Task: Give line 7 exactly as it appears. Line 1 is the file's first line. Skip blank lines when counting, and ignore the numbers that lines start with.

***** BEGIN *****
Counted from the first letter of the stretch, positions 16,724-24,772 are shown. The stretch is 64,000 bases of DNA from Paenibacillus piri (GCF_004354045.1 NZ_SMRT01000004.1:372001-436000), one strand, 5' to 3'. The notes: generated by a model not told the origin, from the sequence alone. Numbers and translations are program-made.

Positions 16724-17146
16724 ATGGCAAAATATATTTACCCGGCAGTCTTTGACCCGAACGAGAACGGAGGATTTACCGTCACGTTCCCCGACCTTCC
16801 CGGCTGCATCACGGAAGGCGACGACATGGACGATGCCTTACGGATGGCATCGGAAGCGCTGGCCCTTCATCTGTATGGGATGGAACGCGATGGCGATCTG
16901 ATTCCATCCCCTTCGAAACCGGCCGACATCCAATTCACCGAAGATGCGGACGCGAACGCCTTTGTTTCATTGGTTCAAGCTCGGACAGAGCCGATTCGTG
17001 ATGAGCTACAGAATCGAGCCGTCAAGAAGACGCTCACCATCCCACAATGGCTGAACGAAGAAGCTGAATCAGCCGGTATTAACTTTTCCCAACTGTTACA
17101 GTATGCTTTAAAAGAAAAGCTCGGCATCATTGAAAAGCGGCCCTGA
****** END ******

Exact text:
17101 GTATGCTTTAAAAGAAAAGCTCGGCATCATTGAAAAGCGGCCCTGA